International Nuclear Information System (INIS)

    Gao Jianbo; Chen Xuejun; Yang Xuehua; Guo Hua; Zhou Zhigang; Yue Songwei; Li Hui

    2006-01-01

    Objective: To investigate the spiral CT features of gastric carcinoma in the invasion and metastasis and its correlation with the expression of phosphatase and tensin homology deleted on chromosome ten (PTEN) and basic fibroblast growth factor (bFGF). Methods: Spiral CT plain scan and triphasic enhanced scans were performed in 83 patients. The postoperative specimens were embedded with paraffin to obtain 5 μm thickness tissues and stained with HE and immunohistochemistry. Spiral CT findings were compared with the expression of phosphatase and tensin homology deleted on chromosome ten (PTEN) and basic fibroblast growth factor (bFGF). Results: (1) The accuracy of spiral CT in T and N staging of gastric carcinoma was 94.0% (78/83) and 89.2% (74/83), respectively. (2) The expression of PTEN was 47.0% (39/83) in gastric carcinoma. The expression of PTEN in T 3-4 (40.8%, 29/71) and N 1+2 (38.3%, 23/60) gastric carcinoma was significantly lower than that of T 2 (10/12) and N 0 (16/23)gastric carcinoma, respectively (χ 2 =7.439, P=0.006; χ 2 =6.511, P=0.011). (3) The expression of bFGF was 63.9% (53/83) in gastric carcinoma. The expression of bFGF in T 3-4 (70.4%, 50/71 )and N 1+2 (71.7%, 43/60) gastric carcinoma was significantly higher than that of T 2 (3/12) and N 0 (10/23) gastric carcinoma, respectively (χ 2 =7.314, P=0.007; χ 2 =5.724, P=0.017). (4) Both PTEN-positive expression and bFGF-positive expression were detected in 16 specimens. The expression of PTEN (41.0%, 16/39) was negatively correlated with that of bFGF (30.2%, 16/53) (r=-0.447, P=0.000). Conclusion: Spiral CT triphasic enhanced scans combined with biologic characteristics can improve diagnostic accuracy of gastric carcinoma in the invasion, metastasis and prognosis. (authors)

  11. A first level trigger approach for the CBM experiment

    International Nuclear Information System (INIS)

    Steinle, Christian Alexander

    2012-01-01

    implementation phase to suit the FPGA technology. However the limited resources of a FPGA compared to the needs of the algorithm clarify quickly that the algorithm has to be adapted for an implementation on a multi-chip platform. Therefore the same concepts are simply distributed to multiple FPGAs, which are connected by a fast network. For the development of such a now essential platform internal network concept a Sony Playstation III is employed for rapid prototyping, because the integrated CellBE chip features a quite similar network structure as the proposed FPGA platform requires. As the key objective of this thesis, which is implicitly mentioned above, is beyond that defined by the quickest possible processing of particle collisions, the realization of the algorithm on a Sony Playstation III can be already considered an improvement, because the processing of a common particle collision in a CBM experiment simulation needs about 30 seconds on a commercial PC running the CBMROOT framework, whereas a Sony Playstation III provides the same result in approximately 21.5 milliseconds. Hence a speed advantage of a factor of 1,000 is achieved by now. First results and estimations suggest further that another speed advantage around 250 can be reached by the realization of the proposed FPGA platform. Thereby the domain of approximately 80 microseconds seems to be attainable. Consequently such an implementation is evidently able to contribute a fundamental part to the first level trigger of the CBM experiment.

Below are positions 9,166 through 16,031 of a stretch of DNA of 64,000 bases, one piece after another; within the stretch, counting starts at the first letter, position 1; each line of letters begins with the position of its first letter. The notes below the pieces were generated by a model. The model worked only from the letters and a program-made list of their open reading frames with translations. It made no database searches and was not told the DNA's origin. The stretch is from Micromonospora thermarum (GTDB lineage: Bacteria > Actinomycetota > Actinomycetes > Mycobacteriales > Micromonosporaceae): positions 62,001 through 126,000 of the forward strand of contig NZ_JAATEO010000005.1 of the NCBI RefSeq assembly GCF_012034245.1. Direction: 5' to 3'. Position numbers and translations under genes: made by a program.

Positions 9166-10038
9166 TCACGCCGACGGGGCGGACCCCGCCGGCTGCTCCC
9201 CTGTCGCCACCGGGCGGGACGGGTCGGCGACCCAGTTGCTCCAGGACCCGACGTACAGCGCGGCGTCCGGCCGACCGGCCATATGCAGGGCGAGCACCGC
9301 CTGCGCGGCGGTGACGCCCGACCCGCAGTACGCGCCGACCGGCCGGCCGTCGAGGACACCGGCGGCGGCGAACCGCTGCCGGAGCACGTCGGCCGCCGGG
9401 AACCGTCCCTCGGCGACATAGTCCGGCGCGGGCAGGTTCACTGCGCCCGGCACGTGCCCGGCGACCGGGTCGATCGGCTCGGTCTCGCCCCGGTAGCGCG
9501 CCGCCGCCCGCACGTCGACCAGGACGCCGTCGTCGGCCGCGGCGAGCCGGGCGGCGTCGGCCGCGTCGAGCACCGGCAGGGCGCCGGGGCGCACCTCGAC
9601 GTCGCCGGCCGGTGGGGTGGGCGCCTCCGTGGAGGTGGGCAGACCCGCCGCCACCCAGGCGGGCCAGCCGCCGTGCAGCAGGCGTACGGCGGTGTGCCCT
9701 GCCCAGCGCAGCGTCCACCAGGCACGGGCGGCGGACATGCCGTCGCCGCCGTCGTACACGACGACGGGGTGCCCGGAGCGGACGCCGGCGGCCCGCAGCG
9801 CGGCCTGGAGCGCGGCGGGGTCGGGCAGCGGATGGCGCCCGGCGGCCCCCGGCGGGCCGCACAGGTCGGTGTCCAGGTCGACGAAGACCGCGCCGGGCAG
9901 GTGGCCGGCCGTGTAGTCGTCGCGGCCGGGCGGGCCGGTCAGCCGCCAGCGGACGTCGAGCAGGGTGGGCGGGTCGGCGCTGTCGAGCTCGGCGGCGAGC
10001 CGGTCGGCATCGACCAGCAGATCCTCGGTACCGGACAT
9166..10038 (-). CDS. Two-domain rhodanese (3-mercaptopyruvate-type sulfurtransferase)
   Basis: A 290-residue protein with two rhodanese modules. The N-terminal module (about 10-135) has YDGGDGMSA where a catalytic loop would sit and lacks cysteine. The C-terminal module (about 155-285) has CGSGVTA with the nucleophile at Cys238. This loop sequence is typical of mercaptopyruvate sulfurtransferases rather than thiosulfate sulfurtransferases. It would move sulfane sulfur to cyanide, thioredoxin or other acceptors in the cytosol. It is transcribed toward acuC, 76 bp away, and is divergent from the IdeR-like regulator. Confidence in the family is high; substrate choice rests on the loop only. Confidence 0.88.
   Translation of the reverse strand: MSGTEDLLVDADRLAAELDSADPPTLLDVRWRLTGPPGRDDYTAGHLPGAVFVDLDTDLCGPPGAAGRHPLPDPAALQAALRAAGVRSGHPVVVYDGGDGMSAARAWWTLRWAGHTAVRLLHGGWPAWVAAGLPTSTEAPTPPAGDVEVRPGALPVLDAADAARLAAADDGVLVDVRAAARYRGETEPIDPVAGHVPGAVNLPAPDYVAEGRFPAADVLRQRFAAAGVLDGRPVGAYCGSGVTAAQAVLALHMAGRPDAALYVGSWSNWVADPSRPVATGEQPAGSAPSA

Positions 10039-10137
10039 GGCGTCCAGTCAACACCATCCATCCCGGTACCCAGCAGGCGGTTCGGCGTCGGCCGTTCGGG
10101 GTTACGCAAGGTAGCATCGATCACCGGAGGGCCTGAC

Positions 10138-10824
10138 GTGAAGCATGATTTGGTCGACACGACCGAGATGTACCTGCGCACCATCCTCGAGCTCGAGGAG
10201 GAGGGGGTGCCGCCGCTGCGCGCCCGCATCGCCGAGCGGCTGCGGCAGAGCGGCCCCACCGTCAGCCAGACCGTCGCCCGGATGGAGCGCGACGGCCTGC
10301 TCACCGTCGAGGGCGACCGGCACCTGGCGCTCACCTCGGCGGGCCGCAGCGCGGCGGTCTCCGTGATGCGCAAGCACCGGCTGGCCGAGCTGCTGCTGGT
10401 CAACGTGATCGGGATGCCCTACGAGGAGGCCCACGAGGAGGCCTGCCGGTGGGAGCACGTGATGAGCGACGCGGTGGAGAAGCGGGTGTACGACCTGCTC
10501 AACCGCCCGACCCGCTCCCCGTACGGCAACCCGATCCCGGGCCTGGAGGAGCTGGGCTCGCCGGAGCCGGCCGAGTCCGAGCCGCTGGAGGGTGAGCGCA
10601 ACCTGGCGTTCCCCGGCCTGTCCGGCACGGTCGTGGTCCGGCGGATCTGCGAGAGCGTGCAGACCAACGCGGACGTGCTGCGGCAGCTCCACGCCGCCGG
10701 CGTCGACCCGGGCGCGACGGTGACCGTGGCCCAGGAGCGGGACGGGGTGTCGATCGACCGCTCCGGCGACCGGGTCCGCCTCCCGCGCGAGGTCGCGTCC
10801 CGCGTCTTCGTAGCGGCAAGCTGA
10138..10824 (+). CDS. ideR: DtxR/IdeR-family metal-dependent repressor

12. Test of special resolution and trigger efficiency

    CERN Document Server

    Benhammou, Y

    2015-01-01

    The forthcoming luminosity upgrade of LHC to super-LHC (sLHC) will increase the expected background rate in the forward region of the ATLAS Muon Spectrometer by approximately the factor of five. Some of the present Muon Spectrometer components will fail to cope with these high rates and will have to be replaced. The results of a test of a device consisting of Thin Gap Chambers (TGC) and a fast small-diameter Muon Drift Tube Chamber (sMDT) using the 180 GeV/c muons at the SPS-H8 muon beam at CERN are presented. The goal of the test was to study the combined TGC-sMDT system as tracking and triggering device in the ATLAS muon spectrometer after high-luminosity upgrades of the LHC. The analysis of the recorded data shows a very good correlation between the TGC and sMDT track position and inclination. This technology offers the combination of trigger and tracking and has good angular and spatial resolutions. The angular resolution is 0.4 mrad for each system individually. For the spatial resolution, the width of t...

  13. Pattern Recognition in the TRT for the ATLAS B-Physics Trigger

    CERN Document Server

    Baines, J T M; Hinkelbein, C; Kugel, A; Männer, R; Müller, M; Sessler, M; Simmler, H; Singpiel, H; Smizanska, M

    1999-01-01

    The current B-physics trigger strategy in LVL2 starts with a scan of the full volume of the TRT to reconstruct all tracks with pT > 0.5 GeV. Since the detector volume to be analysed is 100 times larger than a typical RoI, and the pT range of the track search extends down to 0.5 GeV, an additional factor of 10 in processing power is required in comparison with the high-pT TRT feature extraction algorithm which has a 5 GeV threshold. At low luminosity, the full scan will be performed as part of the B-physics trigger with a frequency of 9 kHz. Taking into account all these factors, the full scan at low luminosity will require 100 times more computing power than the RoI-guided scan at design luminosity. It is the most challenging of all LVL2 algorithms in terms of computing power and bandwidth requirements. A very fast and therefore simple algorithm is thus essential, independent of the hardware realisation. This paper presents a TRT track reconstruction algorithm which is based on a Hough Transform using a look-...